Nevada's unemployment rate edged above the national average for the first time in five years in May.
The rate was pressured by a housing slump, the closure of some aging Las Vegas casinos and a statewide smoking ban, according to the state Department of Employment, Training and Rehabilitation.
The seasonally adjusted unemployment rate rose 0.5 percentage points from a year ago to 4.6 percent in May, while the national average was 4.5 percent.
The last time Nevada's jobless rate was higher than the national average was in March 2002.
The state jobless rate was also 0.2 percentage points higher than in April.
Department director Terry Johnson says people are continuing to move to Nevada at a tremendous pace but jobs have not grown as quickly as in the past.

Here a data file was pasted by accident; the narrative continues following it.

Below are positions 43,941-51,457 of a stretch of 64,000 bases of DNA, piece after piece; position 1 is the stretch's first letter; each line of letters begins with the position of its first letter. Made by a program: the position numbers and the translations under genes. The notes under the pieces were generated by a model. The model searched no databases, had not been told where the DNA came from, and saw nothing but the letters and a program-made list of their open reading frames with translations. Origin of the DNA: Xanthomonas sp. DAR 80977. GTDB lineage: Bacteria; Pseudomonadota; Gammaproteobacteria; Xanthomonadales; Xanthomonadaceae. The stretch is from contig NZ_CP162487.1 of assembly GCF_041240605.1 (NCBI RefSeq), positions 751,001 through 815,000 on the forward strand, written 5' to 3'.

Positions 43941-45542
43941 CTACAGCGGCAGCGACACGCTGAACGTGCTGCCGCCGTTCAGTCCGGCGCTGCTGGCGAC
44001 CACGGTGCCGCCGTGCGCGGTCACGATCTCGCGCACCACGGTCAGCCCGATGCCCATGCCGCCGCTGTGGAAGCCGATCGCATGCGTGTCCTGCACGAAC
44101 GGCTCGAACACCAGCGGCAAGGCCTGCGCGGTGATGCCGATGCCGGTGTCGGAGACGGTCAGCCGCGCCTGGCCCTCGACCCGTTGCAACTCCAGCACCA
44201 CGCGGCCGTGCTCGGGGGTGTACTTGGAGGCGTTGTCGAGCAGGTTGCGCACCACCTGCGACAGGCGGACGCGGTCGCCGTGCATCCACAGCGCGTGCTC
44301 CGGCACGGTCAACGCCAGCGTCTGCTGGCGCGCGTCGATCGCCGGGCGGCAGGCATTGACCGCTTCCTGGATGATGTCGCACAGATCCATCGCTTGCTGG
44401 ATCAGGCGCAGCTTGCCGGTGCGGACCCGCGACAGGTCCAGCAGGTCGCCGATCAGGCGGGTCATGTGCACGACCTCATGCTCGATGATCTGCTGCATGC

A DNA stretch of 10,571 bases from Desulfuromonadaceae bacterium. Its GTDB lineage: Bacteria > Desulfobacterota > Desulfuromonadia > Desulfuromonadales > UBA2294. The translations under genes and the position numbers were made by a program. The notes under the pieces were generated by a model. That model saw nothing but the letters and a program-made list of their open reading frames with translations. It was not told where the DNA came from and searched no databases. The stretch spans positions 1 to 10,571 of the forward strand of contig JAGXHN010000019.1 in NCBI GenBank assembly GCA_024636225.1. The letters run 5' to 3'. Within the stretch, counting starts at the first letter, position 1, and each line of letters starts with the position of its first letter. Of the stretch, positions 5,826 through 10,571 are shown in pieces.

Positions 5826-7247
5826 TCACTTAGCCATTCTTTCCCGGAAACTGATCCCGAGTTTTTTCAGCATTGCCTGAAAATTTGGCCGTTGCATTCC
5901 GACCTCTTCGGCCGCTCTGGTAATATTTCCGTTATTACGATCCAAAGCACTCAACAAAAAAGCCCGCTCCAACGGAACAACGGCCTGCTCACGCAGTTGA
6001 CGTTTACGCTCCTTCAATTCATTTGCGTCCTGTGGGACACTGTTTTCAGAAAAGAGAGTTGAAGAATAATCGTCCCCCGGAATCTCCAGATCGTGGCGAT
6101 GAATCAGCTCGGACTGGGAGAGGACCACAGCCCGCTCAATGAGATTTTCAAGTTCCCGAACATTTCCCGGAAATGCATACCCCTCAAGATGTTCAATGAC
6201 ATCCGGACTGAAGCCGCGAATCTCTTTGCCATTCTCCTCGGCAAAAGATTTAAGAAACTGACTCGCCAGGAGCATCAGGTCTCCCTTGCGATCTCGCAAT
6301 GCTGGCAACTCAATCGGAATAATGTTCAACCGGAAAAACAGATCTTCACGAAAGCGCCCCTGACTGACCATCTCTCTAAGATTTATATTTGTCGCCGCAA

He says the continuing decline in the sale of new and existing homes was one of the leading causes of the rising jobless rate.
Casino jobs also fell 1.4 percent from a year ago partly because of the closure of the Stardust casino-hotel and the pending closure of the New Frontier in Las Vegas.
Meanwhile, no new major properties have opened since the Red Rock casino-hotel in April 2006.
The department also said the number of unemployment claims made by food preparation and food service workers has increased 58 percent since the beginning of the year.
It said that may be do to a higher state minimum wage since November and a smoking ban that has reduced traffic at some taverns.
(Copyright 2007 by The Associated Press. All Rights Reserved.)